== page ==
Hope, Anger and Courage

The Power of Hope

 

Hope has two beautiful daughters. Their names are anger and courage; anger at the way things are, and courage to see that they do not remain the way they are. 

- St. Augustine of Hippo

 

Easter is upon us, and I am so grateful! After the long months of winter and the long weeks of Lent, I am desperate for the green that is returning to the world and for the hope of flowers and fruit that come in its wake.  Easter is a season of hope, a season in which we are reminded that God, and only God, has the power to make all things new, and that it is His idea, His purpose, to do just that.  

 

But will He make MY things new?  My heartache, my disappointment, my loss, my loneliness… will He make those things new?  It is easy to say that God raised Jesus from the dead, we have ample proof that He has done that, but proof is often not there to convince me that He is concerned about making my life new.  This uncertainty can easily rob us of the virtue of hope.  St. Augustine knew that hope was not primarily a feeling, but a virtue, and yet he observes that the virtue gives rise to these two feelings: anger and courage, and he calls them beautiful.

 

It is not a popular truth, but the fact is that our pain gives rise to anger, real anger at our circumstances, our persecutors, even at God himself.  If it seems impolite or blasphemous to speak words of anger at God, it is only because we have become unfamiliar with the less popular books of the Bible.  Job, David, Moses all had words of frustration and anger to speak to the Almighty, precisely because He is almighty.  He is the One who could have prevented our pain or cured our sickness.  He is the One who feels absent or unconcerned as the days and weeks of sorrow and pain drag on.  Can He hear us?  Does He even care?  Why doesn’t He make THESE things new?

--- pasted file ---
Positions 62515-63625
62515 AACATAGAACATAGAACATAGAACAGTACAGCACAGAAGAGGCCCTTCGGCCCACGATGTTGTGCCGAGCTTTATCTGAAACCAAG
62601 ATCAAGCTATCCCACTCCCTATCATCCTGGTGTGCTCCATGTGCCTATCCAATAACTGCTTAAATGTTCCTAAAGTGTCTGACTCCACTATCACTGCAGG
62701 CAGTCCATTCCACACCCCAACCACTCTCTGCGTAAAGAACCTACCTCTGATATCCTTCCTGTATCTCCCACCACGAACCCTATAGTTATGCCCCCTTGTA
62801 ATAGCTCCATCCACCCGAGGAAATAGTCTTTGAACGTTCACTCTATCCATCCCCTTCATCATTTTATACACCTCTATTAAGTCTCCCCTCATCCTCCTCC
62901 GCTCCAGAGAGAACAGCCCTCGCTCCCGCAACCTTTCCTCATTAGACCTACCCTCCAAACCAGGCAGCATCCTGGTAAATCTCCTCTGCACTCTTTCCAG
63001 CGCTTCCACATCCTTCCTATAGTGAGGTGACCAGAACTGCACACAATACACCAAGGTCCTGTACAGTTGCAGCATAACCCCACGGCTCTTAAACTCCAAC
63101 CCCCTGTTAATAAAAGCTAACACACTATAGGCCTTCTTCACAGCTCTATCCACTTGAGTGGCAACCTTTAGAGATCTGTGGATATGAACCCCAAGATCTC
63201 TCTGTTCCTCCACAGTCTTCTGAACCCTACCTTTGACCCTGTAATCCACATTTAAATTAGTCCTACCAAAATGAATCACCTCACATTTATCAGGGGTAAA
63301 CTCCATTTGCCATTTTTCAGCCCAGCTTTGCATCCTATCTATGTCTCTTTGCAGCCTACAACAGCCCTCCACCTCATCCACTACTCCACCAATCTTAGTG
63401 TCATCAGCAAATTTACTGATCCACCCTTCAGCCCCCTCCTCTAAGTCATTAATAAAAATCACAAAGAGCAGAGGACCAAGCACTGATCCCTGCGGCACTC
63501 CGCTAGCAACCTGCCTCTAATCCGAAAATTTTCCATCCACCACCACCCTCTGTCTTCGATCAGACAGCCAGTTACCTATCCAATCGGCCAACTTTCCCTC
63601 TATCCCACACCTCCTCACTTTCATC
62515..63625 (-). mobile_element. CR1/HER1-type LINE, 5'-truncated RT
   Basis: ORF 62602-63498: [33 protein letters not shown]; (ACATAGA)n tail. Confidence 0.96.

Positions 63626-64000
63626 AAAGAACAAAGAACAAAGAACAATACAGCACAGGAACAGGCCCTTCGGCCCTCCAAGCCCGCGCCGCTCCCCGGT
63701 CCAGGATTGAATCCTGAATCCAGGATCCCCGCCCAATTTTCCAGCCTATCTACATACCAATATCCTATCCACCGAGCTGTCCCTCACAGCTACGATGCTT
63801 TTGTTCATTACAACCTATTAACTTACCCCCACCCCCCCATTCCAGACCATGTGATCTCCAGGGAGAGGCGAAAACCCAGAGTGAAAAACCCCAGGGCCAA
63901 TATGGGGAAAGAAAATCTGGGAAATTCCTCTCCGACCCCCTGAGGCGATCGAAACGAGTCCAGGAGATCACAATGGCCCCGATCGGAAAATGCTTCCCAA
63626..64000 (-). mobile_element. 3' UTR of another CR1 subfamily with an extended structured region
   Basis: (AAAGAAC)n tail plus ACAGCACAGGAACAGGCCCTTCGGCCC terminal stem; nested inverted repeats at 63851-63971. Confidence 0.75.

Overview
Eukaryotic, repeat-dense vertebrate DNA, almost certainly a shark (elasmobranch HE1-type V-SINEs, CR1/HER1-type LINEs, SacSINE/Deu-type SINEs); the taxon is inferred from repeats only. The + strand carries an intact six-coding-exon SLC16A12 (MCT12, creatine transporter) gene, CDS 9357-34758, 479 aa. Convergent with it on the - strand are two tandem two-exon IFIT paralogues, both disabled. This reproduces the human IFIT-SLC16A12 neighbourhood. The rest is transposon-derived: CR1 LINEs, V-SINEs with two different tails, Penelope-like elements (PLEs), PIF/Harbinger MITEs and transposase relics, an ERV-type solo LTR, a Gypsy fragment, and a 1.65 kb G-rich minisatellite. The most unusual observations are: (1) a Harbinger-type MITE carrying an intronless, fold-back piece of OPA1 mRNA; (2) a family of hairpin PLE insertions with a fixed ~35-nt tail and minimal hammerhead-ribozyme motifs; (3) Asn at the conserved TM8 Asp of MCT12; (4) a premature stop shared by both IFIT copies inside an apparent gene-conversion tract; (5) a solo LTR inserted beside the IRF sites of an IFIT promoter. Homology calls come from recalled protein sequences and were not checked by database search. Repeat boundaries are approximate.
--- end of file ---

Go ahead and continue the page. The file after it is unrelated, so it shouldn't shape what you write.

We are rightly angry about the way things are.  What about our courage?

 

It has been my honor in this last year to walk with dozens of the most courageous people I have ever met.  They suffer loss, fear, abuse, addiction, illness and abandonment and they are angry, rightly so, but they fight on: seeking to find healing for what has been wounded in their lives, seeking to allow God to make their things new.  In their seeking and struggling they exercise the virtue of hope until it becomes strong in them, as real and solid a fact as their love or their faith.  And this strong hope is a confidence that God will keep His promises to them in this life and the next.

 

Happy Easter!  He is risen!

 

Cathy Durando, MA PLPC

 

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